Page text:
The biodiversity here is unlike anything I have ever seen before, with hundreds of species of birds in glorious colours and the opportunity for close encounters with all three monkey species found in the country – spider monkeys, howler monkeys, and white-faced capuchins. I was fortunate to see all of these. Caiman and peccaries are a dime a dozen, and if you look really hard you might see a three-toed sloth, an opossum, or an agouti. There’s even a puma known to live in the swamp just minutes from where we slept.
For my field project, my group and I conducted a survey of mammals in the area using camera traps and acoustic recorders. The first night we set up the cameras, I spotted a fresh puma print in the mud below the walkway that ran through the swamp, and from then on we returned every night in the hope of catching a shot of it. Unfortunately this notoriously illusive animal outsmarted us every time, but we were able to gather some great data about the rest of the animals found here, capturing peccaries, a nine-banded armadillo, an agouti, and numerous other non-mammalian species such as a green ibis during our short stay. Please be aware that the date and time stamps on the camera trap images shown below are incorrect – the settings on each camera were configured by laboratory technicians prior to us obtaining them, and we were not able to change these once the project had begun.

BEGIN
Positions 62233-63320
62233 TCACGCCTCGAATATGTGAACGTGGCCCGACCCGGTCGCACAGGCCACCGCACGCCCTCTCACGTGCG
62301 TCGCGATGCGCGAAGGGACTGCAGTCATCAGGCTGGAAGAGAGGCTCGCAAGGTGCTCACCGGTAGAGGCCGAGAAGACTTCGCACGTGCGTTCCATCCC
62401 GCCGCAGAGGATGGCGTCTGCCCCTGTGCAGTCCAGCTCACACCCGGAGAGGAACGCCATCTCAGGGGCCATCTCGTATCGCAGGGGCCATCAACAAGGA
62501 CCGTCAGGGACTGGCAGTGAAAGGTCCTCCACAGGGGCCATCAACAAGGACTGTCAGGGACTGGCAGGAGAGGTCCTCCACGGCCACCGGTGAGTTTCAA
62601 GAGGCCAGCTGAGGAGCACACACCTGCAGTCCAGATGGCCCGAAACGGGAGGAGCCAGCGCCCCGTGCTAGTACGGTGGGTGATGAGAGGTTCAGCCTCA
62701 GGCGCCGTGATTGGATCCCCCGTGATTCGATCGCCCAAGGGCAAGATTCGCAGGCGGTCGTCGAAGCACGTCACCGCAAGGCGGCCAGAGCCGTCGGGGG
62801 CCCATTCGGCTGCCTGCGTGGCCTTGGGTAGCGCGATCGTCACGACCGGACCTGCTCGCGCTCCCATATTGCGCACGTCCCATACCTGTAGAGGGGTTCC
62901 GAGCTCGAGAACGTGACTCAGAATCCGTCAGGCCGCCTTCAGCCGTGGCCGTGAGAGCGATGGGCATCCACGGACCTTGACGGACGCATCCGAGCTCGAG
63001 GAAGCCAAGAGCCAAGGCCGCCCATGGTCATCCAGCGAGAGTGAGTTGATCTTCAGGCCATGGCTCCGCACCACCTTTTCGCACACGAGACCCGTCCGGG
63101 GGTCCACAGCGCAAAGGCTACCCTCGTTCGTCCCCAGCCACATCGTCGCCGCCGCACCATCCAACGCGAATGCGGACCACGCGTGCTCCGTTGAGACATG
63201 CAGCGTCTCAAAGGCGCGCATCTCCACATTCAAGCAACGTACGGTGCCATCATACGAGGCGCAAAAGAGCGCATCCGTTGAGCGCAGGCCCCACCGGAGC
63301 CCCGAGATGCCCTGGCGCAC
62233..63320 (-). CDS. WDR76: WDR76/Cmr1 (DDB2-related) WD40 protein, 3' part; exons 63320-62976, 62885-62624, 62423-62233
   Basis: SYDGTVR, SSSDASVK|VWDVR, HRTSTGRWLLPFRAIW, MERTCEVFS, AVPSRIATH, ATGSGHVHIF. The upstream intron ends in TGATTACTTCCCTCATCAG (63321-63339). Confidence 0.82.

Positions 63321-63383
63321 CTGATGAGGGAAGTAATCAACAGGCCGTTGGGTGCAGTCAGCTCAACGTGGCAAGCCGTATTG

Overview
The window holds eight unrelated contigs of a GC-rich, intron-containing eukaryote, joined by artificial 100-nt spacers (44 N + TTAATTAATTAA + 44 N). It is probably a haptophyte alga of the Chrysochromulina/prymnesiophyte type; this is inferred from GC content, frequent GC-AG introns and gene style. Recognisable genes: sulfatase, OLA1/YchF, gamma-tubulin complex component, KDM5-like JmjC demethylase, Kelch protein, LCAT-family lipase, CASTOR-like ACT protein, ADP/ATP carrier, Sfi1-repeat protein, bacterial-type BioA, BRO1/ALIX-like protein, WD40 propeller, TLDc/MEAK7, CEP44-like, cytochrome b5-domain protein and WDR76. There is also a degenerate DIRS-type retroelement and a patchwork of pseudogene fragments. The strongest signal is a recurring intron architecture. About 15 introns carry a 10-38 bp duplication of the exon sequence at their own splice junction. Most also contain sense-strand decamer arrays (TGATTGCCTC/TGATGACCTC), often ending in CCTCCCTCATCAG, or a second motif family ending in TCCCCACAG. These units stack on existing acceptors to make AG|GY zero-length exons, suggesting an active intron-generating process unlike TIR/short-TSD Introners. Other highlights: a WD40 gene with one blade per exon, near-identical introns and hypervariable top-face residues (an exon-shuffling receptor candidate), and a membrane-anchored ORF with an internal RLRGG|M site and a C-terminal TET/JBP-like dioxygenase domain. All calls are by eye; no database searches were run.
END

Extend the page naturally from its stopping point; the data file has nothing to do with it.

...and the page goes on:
With regards to the acoustic recorders, we obtained data relating to over 300 individual bats from at least nine species, while our whole cohort of thirty coursemates were able to identify over 160 species present in the area across several different research projects. Specifically, my group were looking at whether or not the mammalian species composition of ‘open’ areas of the centre differed to that of ‘forested’ areas, and ultimately found that while the bat species found in each habitat are different, we could not collect sufficient camera trap data in such a short space of time to draw effective conclusions. Regardless, I am thankful that I had the opportunity to work with this technology, as I think it holds great promise in the future of wildlife filmmaking and scientific research alike, particularly when it comes to capturing footage of rarer species in less accessible areas.
By the time we left, my camera was seriously struggling. My pictures were appearing increasingly grainy or out of focus, to the point that you can probably use the image quality to judge when I took them. Understandably, most of these have not made it to this blog. Nonetheless, the images shown here are some of my favourites from my three years at university.
I remember at one point, while showing our lecturer a picture I had taken of a bird to ask him what species it was, he remarked that he thought I took good photos. I later found out that he has worked with the BBC’s natural history unit on a few occasions, so I take this passing comment as a major compliment as I expect he’s seen far better from them.
Hopefully one day I can return to this part of the world and build on the collection – I still regret not getting any good shots of the monkeys, or that sneaky puma.